Mr. Schwarzenegger really gives it away in today’s Smoking Gun xerox of Oui’s Conversation with Arnold Schwarzenegger in 1977. The “piece” (sorry) is a fascinating cultural document of the times, when group sex was considered fashionable, penis size was something you couldn’t change, and getting whatever you can out of chicks was professionally cool.
No, not the ones you’re thinking of. I had lunch with my favorite Web Producer today and we were talking about the good possibility that old, old web design will look really nice soon. You know the kind of which I speak — lots of Times Roman text, purple and blue underlines, multicolor headlines, and odd animated gifs.
He said that in one of his classes, the term “dirty design” was what one of the kids called it, and I think that’s right on. I will keep looking for samples of dirty design (perhaps mostly on Geocities, the worst purchase Yahoo! ever made), but it’s not too hard to find.
Importantly, it’s my duty to note that there is both a class and a technology component to dirty design; folks who do not have the time, education, patience, or druthers to build an easily navigable, useful site are not designers and shouldn’t be held up the same light as designers should. Afterall, we don’t ask nurse practioners to heal the same way we do doctors and we don’t judge little league the way we do pro ball. But, and here’s the butt, it would still be really cool to see some nicely designed, bad-looking websites. Send them to me?
A friend passed this photo from Snopes.com today of what someone with Photoshop thought the U.S. would look like during the blackout a few weeks ago. It’s an amazingly poor image, but funny in it’s poverty and admission of defeat on the part of the perpetrator. Scroll down the page and you’ll see what the country actually looked like during the emergency.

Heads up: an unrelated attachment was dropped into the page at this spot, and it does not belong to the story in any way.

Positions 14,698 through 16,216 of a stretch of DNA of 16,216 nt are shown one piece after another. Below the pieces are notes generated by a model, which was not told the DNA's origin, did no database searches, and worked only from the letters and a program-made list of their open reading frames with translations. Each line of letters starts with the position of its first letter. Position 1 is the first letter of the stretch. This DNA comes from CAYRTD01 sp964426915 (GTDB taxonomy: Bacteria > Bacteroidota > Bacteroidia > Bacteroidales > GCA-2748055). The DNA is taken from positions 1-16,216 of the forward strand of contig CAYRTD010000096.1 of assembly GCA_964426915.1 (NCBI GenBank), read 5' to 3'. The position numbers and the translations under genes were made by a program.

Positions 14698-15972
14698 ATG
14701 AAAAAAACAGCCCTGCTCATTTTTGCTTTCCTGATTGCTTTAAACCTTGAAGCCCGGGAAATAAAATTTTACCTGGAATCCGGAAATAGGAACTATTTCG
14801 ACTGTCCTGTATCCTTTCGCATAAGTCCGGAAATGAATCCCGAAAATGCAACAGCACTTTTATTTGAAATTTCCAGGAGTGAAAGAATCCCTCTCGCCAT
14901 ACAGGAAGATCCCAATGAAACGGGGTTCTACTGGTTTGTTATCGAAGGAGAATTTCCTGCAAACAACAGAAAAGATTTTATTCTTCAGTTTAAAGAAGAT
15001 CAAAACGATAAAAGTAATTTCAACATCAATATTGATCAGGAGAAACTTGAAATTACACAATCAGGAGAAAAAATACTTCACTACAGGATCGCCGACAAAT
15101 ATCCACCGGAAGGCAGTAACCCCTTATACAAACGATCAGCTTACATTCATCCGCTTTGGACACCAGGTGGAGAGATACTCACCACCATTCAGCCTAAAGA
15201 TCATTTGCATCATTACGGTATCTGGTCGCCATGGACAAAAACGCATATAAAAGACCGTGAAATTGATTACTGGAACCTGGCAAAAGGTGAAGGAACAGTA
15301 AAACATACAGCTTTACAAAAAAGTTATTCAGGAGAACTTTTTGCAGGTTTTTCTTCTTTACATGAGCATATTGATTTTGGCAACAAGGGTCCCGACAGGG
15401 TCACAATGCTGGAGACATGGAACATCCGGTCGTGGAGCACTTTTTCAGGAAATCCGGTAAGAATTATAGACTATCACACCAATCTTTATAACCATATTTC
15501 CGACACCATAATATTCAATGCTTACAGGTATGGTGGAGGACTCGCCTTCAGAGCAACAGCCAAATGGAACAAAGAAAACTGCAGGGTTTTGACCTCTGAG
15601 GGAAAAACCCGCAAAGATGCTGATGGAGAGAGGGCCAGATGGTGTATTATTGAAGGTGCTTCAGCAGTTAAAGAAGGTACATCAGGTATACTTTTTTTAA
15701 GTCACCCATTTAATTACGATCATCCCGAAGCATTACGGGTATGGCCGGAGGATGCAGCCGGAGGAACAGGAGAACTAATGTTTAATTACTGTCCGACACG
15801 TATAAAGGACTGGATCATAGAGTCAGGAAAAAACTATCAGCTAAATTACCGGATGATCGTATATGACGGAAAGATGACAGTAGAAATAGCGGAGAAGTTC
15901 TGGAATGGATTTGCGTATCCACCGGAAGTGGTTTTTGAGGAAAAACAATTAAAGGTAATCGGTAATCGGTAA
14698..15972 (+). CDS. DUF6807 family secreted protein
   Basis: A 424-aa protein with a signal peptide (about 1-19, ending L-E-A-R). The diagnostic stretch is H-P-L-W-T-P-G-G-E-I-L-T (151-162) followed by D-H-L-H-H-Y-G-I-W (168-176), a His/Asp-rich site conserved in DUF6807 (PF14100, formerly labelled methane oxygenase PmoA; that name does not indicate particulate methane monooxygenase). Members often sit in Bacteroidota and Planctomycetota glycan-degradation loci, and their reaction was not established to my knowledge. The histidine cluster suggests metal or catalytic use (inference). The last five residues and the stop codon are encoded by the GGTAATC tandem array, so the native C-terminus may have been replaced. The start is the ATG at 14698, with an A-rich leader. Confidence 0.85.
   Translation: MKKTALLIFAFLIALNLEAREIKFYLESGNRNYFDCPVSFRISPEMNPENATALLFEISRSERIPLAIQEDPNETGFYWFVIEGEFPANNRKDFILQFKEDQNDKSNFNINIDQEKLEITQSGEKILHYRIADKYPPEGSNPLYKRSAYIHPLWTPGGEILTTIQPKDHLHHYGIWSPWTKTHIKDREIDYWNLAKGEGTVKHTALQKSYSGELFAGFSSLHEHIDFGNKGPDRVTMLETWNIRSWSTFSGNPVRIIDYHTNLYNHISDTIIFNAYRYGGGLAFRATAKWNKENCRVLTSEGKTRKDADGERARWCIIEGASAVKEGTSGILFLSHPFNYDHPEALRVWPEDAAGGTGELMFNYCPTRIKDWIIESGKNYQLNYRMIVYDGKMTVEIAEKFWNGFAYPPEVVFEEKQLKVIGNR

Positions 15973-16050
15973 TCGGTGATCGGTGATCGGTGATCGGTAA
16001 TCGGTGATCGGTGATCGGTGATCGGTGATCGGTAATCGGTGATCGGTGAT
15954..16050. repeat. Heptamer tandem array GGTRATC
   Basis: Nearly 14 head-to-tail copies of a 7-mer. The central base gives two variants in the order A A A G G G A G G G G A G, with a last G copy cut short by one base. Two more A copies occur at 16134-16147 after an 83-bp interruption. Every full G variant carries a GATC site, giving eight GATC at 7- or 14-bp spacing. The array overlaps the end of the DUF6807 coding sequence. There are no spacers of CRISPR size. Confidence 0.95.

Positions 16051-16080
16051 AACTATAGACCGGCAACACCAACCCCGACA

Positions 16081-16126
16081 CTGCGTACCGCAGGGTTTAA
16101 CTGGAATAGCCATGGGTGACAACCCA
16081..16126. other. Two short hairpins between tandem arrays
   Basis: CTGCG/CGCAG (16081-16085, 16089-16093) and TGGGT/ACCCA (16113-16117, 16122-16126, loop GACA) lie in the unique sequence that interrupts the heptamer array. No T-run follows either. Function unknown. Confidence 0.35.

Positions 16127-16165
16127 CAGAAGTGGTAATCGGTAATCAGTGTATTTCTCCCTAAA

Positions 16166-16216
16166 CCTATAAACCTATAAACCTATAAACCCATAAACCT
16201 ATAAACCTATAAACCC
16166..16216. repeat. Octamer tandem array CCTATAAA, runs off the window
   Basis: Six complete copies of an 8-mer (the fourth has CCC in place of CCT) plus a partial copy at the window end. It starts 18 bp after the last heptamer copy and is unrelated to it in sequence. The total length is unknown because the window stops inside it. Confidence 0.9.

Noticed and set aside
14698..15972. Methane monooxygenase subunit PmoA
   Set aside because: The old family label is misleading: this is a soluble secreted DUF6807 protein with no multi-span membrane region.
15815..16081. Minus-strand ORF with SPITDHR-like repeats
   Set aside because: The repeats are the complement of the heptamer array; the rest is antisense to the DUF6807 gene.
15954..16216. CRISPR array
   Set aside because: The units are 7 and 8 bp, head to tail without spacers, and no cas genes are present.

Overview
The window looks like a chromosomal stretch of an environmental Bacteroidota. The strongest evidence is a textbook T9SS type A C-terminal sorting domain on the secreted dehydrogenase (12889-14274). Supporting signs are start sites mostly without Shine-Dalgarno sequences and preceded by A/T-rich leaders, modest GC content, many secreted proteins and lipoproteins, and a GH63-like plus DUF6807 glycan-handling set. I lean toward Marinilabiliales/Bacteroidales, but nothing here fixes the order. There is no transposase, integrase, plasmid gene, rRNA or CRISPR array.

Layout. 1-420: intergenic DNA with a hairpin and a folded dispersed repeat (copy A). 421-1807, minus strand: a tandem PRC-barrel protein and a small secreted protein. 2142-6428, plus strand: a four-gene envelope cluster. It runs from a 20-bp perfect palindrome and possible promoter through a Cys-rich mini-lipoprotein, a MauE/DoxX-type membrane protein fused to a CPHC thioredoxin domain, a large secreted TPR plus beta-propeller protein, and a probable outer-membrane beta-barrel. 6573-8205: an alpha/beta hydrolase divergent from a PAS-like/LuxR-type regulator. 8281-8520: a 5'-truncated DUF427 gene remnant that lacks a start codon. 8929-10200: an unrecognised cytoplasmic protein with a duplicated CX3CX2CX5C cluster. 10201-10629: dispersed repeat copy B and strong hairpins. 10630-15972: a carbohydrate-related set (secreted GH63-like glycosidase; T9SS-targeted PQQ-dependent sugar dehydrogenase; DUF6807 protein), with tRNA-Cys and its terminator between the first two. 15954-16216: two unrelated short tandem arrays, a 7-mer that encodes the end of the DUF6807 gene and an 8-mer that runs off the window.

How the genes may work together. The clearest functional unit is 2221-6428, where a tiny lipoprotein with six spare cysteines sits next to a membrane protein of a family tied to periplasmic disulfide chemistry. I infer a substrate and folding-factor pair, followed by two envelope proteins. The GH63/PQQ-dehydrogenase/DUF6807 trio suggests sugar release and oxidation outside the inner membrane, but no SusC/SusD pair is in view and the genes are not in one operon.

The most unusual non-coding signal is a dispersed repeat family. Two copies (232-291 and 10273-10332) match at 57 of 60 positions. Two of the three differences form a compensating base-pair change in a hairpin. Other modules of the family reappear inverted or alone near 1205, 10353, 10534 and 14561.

For anyone who doubts that XHTML and CSS are here to stay in designing and building websites, here is the proof. It’s not very interesting to most people now but it will be when TiVo is bought by AOL and Yahoo! owns CNN and everyone needs to redesign their websites because the only thing that can view everything will be Google’s new browser.
The latter link will actually take you to the new Seth Godin e-book (well, it’s a PDF) about what Google should do next. Yours truly is quoted, which is as hard to believe as it is true.
[embarrased]All this time, I actually didn’t know what the heck “emo” is. I knew intuitively, having read about emo music and emo bands and emo tunes, and I knew that it was an abbreviation for something. I also knew that bands early 90s bands like Minor Threat and the Pixies and Fugazi were important predecessors to the musical genre called “emo.” I thought that maybe it had something to do with an ironic reference to the weirdo Emo Phillips, who is and always was so average. It turns out “emo” is short for “emotional”, which is long for every band reviewed in Spin magazine these days.[/embarrased]
Our friend Russ is planning coming to town in a few weeks – he’s an excellent photographer who wants to actually sit down with me and build a Flash website for his work. He’ll be here in a few weeks.